Next, move the driver down until the club head touches your head, Photo 15. At this point, you should still be in a standing position and in your natural spine angle you would have as if you were holding a drink and talking to somebody in front of you, Photo 16. This “drinking position” is important for establishing your natural spine angle.
Now, pick up the 5 pound weight (Photo 17) hold the weight in both hands, in your drinking position (Photo 18). Finish by hinging from your hips, while letting your arms drop down with gravity from the five-pound weight (Photo 19). When you do this, move your feet to establish balance, while you keep the club contact point on your head.
GOLF POSTURE TRAINING
Photos 18 and 19 are your Posture Training photos. Once you have completed your posture, stay in this position for a couple seconds and then move back to the drinking position (Photo 18) and Repeat.
In order to get sufficient feel, repeat the process 5 to 10 times.
CLUB, WEIGHT and ROUTINE
Training with the driver and five-pound weight is important for acquiring the body feel of a good posture, but you’ll need to transfer this feel to the golf club with your routine, to achieve complete feel of good posture while you set up to the ball. In order to do this, you will need a pair of either 1-1/2 pound or 2-1/2 pound ankle weights.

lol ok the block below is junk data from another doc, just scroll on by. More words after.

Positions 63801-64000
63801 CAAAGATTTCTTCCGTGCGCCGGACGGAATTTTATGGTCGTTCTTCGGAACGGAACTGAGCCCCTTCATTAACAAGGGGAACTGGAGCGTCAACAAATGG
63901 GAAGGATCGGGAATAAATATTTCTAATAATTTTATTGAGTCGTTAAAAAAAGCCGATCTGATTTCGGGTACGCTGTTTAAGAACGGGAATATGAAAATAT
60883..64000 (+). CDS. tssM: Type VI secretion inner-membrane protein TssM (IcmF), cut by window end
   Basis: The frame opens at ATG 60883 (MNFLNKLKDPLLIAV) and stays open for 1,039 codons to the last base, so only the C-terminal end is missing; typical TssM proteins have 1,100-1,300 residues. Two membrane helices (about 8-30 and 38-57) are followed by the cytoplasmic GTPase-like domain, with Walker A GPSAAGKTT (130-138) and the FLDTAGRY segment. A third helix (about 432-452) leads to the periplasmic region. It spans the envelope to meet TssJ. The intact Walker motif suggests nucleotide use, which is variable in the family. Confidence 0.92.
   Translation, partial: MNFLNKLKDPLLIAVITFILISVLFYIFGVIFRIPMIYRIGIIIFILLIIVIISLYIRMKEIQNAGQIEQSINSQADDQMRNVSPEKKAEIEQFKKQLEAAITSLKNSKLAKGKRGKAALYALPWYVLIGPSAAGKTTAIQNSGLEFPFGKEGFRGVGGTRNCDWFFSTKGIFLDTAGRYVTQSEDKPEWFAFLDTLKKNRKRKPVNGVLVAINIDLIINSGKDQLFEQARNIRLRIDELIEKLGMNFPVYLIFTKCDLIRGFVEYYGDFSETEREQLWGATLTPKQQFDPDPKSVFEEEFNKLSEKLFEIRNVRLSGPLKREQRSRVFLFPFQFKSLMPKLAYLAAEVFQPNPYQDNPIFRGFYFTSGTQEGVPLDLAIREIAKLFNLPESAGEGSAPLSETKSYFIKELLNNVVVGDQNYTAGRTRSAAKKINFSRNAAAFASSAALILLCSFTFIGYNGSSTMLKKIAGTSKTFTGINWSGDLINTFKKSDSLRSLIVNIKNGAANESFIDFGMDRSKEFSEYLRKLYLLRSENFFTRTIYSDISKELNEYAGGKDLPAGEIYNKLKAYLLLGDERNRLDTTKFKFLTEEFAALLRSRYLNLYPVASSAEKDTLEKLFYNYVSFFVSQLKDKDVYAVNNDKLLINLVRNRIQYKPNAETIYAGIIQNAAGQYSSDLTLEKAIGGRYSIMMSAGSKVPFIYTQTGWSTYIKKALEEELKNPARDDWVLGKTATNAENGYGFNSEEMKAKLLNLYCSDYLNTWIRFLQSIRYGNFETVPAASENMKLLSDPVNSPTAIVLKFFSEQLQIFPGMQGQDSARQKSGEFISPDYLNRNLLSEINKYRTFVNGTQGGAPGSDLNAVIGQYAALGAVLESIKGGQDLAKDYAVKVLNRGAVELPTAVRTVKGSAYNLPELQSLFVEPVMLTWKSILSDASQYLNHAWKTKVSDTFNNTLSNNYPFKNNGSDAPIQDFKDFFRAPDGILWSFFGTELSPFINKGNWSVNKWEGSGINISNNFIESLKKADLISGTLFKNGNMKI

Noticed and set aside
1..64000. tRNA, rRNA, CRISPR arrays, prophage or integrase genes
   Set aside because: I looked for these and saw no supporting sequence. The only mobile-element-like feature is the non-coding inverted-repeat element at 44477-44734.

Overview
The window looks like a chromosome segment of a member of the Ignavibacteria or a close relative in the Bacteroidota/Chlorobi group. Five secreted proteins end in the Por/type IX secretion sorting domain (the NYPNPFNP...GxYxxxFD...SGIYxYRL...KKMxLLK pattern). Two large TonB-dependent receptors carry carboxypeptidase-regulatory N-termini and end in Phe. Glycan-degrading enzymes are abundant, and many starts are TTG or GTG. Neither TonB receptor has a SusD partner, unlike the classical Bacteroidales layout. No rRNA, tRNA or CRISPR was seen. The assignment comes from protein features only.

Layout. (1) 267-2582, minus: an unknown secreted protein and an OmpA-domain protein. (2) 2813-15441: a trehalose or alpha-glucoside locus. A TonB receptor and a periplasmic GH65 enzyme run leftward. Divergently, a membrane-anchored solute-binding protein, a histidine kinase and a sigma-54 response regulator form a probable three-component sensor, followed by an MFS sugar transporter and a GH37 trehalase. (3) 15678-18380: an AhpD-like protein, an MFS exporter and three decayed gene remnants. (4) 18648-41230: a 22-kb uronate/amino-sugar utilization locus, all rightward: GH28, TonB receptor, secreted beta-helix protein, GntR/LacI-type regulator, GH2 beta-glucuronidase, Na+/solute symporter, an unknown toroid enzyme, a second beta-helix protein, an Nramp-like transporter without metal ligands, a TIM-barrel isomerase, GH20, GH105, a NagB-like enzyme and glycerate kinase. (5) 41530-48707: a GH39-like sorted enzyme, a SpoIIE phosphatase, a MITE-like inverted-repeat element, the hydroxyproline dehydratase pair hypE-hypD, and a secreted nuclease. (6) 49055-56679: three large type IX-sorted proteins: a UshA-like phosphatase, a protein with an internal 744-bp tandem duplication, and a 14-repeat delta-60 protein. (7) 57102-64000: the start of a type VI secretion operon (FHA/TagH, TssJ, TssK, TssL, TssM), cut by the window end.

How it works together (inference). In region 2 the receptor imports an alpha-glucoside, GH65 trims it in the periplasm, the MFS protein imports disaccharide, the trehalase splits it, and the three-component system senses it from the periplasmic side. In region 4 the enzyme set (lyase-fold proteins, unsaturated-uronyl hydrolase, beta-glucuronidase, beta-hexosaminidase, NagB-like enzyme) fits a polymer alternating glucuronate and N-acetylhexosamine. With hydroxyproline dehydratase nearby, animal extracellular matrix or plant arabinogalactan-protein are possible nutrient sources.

First, put the ankle weights on both wrists. Then, take your club and begin in your standing, drinking position with the clubhead approximately eye level (Photo 20). Next, step and bow to the ball with focus on hinging from your hips (Photo 21), while allowing the ankle weights to assist with the natural dropping of the arms. Finish by completing your stance (Photo 22). Practice this without the club on your spine and then eventually without the ankle weights after you have achieved the feel of good posture.
Chris Johnston, PGA is the Senior Instructor at Twin Brook Golf Academy in Tinton Falls, New Jersey. He has also been a ‘master innovator’ of training tools for over 30 years with over 200 built throughout his teaching career.
Dale Shankland has been a PGA Golf Professional for over 30 years and was Instructional Editor for Golf magazine from 1972 to 1977. He also wrote Johnny Miller’s, Pure Golf, along with The Stroke Savers Handbook by his brother Craig Shankland, PGA